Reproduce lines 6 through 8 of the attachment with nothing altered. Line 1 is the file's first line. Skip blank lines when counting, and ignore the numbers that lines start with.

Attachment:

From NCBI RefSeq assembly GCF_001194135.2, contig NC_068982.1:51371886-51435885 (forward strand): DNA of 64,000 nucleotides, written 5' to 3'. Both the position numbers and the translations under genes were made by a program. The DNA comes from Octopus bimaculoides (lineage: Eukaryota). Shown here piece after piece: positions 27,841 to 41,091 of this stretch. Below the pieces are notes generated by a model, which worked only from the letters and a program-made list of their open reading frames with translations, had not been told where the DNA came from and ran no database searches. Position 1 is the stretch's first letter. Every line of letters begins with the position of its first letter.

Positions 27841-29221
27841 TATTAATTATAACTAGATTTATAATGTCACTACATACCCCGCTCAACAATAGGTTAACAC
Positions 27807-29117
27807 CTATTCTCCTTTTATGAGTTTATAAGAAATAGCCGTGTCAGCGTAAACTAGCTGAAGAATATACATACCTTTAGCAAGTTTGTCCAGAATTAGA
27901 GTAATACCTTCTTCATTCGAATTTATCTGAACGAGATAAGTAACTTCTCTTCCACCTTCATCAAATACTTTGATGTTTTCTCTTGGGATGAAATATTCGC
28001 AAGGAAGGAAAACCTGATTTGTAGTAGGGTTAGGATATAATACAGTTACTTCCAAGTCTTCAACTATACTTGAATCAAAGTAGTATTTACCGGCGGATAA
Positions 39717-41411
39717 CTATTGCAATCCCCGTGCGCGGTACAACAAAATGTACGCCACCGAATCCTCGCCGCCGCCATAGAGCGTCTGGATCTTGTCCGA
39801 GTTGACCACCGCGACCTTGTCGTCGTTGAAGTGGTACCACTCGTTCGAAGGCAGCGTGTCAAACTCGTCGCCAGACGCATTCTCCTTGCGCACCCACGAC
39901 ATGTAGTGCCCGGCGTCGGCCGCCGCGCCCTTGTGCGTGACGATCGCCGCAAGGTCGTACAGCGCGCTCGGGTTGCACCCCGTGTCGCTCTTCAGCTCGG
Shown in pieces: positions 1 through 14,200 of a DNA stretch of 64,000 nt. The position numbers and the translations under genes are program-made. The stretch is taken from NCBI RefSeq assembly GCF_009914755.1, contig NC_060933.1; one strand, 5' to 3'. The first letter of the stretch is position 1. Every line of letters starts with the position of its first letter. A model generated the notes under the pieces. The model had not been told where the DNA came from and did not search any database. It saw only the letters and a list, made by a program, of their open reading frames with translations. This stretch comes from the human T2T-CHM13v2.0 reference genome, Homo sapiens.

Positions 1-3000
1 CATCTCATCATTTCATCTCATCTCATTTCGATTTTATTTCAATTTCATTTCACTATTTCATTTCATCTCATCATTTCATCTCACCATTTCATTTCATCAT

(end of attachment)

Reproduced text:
27901 GTAATACCTTCTTCATTCGAATTTATCTGAACGAGATAAGTAACTTCTCTTCCACCTTCATCAAATACTTTGATGTTTTCTCTTGGGATGAAATATTCGC
28001 AAGGAAGGAAAACCTGATTTGTAGTAGGGTTAGGATATAATACAGTTACTTCCAAGTCTTCAACTATACTTGAATCAAAGTAGTATTTACCGGCGGATAA
Positions 39717-41411